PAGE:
Cube roots and tangents

Tinkering with an existing design, (the HOALOT cube discovered a couple of years ago), I found that only two of the six units from the original would themselves fit together to make a new cube construction. The original unit was clearly unnecessarily complex for the new cube, and I saw that the same result could be achieved from two 4×1 rectangles, or one quarter of a square. The cube holds together by friction alone: no tab fits into any pocket. Tant paper, having a slight “tooth”, works very well.

I find this Chain Link Cube curiously fascinating: it’s ridiculously simple, and yet surprisingly firm. I experimented with a variation from two 2×1 rectangles (a square cut in half) with the long sides book-folded to the centre to obtain the required 4×1 rectangle. The raw edges at the centre of the unit now provide extra friction for the other unit when the two are fitted together.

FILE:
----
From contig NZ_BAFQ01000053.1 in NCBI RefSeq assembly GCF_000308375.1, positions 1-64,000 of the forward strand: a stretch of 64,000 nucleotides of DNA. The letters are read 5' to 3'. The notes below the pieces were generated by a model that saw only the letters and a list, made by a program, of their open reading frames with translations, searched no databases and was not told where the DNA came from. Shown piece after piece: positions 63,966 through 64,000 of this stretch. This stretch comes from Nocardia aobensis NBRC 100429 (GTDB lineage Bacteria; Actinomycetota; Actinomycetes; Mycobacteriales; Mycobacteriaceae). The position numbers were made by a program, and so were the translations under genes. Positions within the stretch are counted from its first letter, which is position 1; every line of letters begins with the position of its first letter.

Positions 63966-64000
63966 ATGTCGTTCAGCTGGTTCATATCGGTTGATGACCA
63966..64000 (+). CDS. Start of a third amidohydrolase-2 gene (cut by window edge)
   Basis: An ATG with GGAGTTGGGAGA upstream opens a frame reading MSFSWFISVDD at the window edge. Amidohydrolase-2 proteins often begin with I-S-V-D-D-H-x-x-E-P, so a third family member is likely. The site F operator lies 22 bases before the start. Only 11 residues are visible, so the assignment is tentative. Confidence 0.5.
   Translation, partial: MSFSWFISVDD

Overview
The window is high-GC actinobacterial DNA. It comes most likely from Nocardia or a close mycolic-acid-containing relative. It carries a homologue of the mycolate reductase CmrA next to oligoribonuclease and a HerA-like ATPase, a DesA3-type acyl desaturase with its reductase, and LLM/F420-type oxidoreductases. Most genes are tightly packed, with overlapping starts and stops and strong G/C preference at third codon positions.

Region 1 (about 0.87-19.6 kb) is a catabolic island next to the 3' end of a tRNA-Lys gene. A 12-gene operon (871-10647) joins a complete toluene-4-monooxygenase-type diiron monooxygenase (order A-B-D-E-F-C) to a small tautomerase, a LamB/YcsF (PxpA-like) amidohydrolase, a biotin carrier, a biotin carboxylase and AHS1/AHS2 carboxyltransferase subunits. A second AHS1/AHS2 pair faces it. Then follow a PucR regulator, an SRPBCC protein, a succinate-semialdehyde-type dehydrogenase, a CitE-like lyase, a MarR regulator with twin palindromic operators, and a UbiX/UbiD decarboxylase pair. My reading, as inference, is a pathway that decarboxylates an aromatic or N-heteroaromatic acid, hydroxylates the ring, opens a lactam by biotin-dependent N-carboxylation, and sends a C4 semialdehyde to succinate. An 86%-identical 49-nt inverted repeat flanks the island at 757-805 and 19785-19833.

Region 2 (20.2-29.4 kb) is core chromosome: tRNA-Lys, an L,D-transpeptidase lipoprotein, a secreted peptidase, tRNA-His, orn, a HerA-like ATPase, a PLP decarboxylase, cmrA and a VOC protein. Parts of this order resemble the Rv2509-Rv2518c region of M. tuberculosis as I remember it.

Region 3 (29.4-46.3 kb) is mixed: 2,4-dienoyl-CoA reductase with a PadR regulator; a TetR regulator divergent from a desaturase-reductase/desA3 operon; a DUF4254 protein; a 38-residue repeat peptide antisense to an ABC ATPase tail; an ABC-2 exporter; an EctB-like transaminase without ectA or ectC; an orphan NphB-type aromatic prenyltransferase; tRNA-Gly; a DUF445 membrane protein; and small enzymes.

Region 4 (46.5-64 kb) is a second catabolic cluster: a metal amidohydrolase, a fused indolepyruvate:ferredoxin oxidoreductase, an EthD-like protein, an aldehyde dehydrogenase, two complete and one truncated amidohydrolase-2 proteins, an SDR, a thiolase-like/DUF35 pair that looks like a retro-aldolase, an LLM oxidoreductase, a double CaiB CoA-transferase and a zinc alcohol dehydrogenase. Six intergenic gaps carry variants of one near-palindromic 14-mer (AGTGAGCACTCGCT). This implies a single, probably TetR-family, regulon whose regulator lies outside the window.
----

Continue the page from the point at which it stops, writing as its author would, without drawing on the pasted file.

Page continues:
More explorations resulted in a sort of column made from six units, and a “building system” to make blocky architectural forms: this needs extra slightly modified units to make connectors.

Later I obtained a couple of identical looking cubes from single strips, each 4×1.

I don’t think diagrams for the basic cube are necessary because the principle is so simple. So I hope you can figure it out from the photos: see what else you can achieve.

Good luck, and let me know how you get on!

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